Yamaha DX100 synth/keyboard 1987-1993

The DX100 was actually quite useful, and I ended up going through two of them in the band’s history. It was compact, and though limited in sound flexibility compared to the DX7, which was the industry standard for fm synths, I came up with some pretty interesting sounds.

Yamaha DX100 synth/keyboard 1987-1993 Yamaha DX100 synth/keyboard The Moog that sold at Radio Shack. Realistic / Moog MG1

Prior to using the DX-100, my only major hands-on experience with a synth was with a Radio Shack Concertmate MG-1, back in the early 80s, which was designed by Moog, and was sort of a scaled down Minimoog in terms of the interface. I recall spending hours in Radio Shack with the manual, trying to figure out how to get it to sound like the synth line from Eurythmics “Sweet Dreams”, or some early 80s hair band. Usually the result was a shitty-sounding horn, flute, or motorboat sound. Still, once in a while, I’d come up with something I liked. The clerk would eventually get sick of me, and kick me out.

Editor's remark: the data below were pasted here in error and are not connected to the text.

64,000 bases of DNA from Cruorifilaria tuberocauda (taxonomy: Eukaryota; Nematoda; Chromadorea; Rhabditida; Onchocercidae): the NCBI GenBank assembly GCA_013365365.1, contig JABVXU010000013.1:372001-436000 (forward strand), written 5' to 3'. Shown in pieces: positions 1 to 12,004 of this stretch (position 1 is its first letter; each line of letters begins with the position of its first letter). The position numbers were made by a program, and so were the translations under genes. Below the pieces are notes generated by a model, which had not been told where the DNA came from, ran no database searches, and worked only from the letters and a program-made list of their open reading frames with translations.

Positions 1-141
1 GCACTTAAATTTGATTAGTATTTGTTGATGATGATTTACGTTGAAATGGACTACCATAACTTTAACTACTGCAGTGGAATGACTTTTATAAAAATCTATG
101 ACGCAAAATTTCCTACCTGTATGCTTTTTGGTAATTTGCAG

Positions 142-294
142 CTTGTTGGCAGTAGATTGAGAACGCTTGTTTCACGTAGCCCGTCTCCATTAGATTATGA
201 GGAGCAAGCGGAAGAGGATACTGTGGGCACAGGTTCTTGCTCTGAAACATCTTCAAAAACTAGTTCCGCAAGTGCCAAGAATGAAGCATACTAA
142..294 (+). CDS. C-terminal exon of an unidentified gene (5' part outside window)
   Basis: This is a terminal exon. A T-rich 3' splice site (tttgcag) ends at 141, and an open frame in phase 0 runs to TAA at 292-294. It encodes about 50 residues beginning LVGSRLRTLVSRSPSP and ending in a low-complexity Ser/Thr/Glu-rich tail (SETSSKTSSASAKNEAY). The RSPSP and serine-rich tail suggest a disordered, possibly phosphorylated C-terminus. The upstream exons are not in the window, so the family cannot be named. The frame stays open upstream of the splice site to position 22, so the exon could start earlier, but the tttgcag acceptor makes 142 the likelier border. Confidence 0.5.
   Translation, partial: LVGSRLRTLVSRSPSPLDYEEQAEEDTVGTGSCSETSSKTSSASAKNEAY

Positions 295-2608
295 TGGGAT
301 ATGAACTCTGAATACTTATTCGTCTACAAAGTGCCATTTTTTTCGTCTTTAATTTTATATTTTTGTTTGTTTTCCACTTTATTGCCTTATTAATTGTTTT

Though the DX100 was not the same type of synthesis as the Concertmate, a lot of the basic parameters were similar, and a good chunk of my free time was devoted to creating sounds and backing the data up onto a laughably unforgiving cassette tape storage interface. The idea of saving to floppy disk, or to an editor/librarian program on an Atari or a Mac via MIDI was well out of my price range. Ironically, in 1987, the idea of using a computer to make electronic music struck me as weird.

I sort of blew up my first DX100 back in 1987, but my second one was used right up until about 1993, when it finally got gutted to be used as a drum trigger.